Rather than staying anxious, you learned that power can help calm those anxiety waters. If you can get others to do what you want them to do and quell any opposition, or if you focus only on what you can do in a specific way, your world feels less dangerous. 

If this happened in the first 2-3 years of your life, you may develop reactive attachment disorder where it’s you against the world. There's me and there's... me, and I need to take care of me. As a result, you learn to see others less as people you can lean into and trust, but more as objects to manipulate to get what you need, to avoid hurt, to help you survive.

But in less drastic forms, here you may find those who seem to be control freaks, or bullies, narcissists, or those with OCD-type behaviors or eating disorders.

Lens #3: Hold things in, avoid any vulnerability

The world is unsafe so I separate myself from the larger world. You put on a social mask, you avoid any intimacy, you never let anyone in. You internalize your emotions, you accommodate to others to avoid any conflict. You pretend you don’t need anyone; you become the martyr.

Lens #4: Blame yourself

This may be the worst-case option: Any problems, any negative reactions are because of me—others are probably right, I screwed up, it’s always my fault even if I’m not sure what my fault is. The world is unsafe but others are okay. The problem with the world isn’t them but me. The result is often deep depression.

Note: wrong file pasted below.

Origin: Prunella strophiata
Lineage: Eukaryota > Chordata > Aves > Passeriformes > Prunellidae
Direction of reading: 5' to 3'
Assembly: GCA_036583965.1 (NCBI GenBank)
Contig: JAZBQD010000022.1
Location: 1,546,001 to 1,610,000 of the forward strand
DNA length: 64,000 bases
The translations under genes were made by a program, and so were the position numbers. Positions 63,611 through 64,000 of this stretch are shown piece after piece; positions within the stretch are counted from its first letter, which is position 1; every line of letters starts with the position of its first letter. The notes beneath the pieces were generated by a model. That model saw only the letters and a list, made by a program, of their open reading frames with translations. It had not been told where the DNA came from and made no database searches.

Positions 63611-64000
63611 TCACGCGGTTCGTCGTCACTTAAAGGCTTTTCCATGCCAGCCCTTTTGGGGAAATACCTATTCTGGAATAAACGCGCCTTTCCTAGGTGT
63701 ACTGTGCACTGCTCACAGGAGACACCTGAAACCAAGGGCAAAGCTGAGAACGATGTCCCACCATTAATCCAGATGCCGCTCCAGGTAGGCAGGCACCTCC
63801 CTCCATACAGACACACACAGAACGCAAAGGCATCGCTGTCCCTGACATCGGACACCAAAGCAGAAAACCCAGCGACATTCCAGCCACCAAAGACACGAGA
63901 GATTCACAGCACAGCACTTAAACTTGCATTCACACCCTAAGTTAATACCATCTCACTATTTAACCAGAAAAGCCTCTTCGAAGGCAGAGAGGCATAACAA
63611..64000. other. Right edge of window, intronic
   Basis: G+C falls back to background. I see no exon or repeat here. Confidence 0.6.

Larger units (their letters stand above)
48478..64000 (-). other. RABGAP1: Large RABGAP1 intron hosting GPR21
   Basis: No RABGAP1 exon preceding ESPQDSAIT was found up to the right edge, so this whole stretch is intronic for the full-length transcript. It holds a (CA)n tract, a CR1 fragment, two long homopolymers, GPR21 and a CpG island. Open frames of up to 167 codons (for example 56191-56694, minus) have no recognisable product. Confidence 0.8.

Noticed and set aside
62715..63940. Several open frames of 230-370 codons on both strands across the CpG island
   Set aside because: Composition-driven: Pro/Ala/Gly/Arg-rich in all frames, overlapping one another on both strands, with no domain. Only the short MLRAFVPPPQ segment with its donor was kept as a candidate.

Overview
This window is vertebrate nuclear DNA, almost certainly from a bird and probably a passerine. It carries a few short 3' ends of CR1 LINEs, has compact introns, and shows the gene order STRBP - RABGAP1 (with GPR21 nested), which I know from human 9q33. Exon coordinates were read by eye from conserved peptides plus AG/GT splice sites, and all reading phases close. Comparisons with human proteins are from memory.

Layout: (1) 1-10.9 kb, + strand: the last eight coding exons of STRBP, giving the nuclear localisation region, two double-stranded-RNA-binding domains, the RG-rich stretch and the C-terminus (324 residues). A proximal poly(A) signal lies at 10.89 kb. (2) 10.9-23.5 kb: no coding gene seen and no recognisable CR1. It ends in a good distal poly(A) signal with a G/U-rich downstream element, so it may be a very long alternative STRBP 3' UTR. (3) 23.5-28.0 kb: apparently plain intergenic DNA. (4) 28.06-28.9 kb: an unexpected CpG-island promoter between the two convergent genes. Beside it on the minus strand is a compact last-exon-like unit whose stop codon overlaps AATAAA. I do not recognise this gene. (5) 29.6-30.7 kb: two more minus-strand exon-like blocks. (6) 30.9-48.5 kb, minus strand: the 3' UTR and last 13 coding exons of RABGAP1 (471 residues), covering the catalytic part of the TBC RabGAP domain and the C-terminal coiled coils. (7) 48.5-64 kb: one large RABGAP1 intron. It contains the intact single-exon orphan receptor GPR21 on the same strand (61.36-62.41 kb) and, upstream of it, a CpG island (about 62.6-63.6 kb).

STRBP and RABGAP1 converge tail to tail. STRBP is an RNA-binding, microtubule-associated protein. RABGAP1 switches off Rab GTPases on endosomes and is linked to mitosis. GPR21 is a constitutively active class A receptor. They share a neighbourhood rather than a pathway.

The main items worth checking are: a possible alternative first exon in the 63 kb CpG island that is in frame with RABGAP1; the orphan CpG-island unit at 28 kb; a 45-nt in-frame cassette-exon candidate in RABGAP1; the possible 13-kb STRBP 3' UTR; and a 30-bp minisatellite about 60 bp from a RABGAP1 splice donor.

Changing Lenses

While these are some of the common negative lenses that folks can view their lives and living through, like those on a camera, they can be changed. Here are some options to try on:

I am not alone.

It really isn’t me alone against the world but me and… something, someone else. Here is where folks lean into God or a higher power, a therapist, or simply a best friend or partner or even a pet. Someone, something has my back, there is something, someone there that I can, when I need to, lean into.

The key here is to try leaning into that relationship, despite your own instinctive reluctance. Or if you have no one, no something right now, explore, take the risk of finding someone, something that helps you feel less alone. Stop thinking of life as a white-knuckled solo act.

The world is not as unsafe as I believe.